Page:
It seems to be emerging today that
Jerome Kerviel’s job was not nearly as clerical and low-risk as SocGen first made out: his lawyers now claim that his trading was in profit to the tune of €1.5 billion at the end of last year, and that he was set to receive a bonus of €300,000 on his €50,000 base salary.
Recall the FT’s primer on the Delta One business where Kerviel was based:
Imagine an investor wants to earn the return on a ßøßø10m ($19.7m) investment in the FTSE 100 index. For this, the bank would demand a margin – or upfront fee – of, say, ßøßø1m. If the index went up 5 per cent, the client would be paid ßøßø500,000. If it went down 5 per cent, half the investor’s margin would be lost.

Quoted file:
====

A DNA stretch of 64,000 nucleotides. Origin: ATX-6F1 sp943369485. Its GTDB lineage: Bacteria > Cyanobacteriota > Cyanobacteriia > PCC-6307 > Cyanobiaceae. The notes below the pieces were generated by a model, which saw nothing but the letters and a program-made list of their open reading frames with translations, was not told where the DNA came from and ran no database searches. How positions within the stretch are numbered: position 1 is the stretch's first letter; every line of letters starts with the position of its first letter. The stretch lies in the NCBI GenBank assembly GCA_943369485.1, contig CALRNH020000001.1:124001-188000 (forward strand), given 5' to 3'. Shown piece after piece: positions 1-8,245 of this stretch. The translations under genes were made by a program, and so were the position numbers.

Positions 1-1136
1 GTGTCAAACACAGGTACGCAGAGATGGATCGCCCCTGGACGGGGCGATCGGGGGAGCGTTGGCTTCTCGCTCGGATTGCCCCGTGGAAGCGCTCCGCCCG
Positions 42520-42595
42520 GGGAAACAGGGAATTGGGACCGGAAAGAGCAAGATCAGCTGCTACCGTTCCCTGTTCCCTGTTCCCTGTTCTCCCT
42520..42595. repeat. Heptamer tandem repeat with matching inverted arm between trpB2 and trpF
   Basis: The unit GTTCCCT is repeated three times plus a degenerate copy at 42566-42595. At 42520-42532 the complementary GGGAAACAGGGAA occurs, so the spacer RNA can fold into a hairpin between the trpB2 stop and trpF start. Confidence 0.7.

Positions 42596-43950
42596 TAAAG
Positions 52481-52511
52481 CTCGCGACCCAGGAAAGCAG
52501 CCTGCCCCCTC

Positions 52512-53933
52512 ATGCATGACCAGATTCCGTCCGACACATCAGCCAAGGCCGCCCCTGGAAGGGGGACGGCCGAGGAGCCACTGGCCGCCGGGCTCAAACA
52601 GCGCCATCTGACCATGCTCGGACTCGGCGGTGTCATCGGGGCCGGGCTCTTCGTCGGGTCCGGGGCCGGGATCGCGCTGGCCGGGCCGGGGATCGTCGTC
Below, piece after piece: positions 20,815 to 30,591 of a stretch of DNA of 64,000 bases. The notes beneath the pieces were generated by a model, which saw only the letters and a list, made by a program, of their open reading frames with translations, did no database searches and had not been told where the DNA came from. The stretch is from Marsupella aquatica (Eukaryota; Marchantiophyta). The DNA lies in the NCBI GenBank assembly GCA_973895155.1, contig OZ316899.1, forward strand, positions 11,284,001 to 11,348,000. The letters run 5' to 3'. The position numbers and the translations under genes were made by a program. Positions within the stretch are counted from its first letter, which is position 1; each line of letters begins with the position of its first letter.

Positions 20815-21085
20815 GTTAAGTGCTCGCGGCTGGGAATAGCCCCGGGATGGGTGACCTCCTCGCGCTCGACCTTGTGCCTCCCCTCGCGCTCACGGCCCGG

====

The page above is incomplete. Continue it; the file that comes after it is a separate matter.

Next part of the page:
It sounds like a relatively simple business. The obligation of the investment bank to the investor moves in perfect correlation with the trade the investor specifies. Hence the name – in financial jargon, any two investments that move in perfect tandem with each other are said to have a delta of one.
Delta One’s profits come from interest on margin, not on prop bets. Certainly a trader as low down on the food chain as Kerviel shouldn’t be making big prop bets, and certainly shouldn’t be generating trading profits of €1.5 billion.
Any remnants of sympathy for SocGen in this affair are fast disappearing.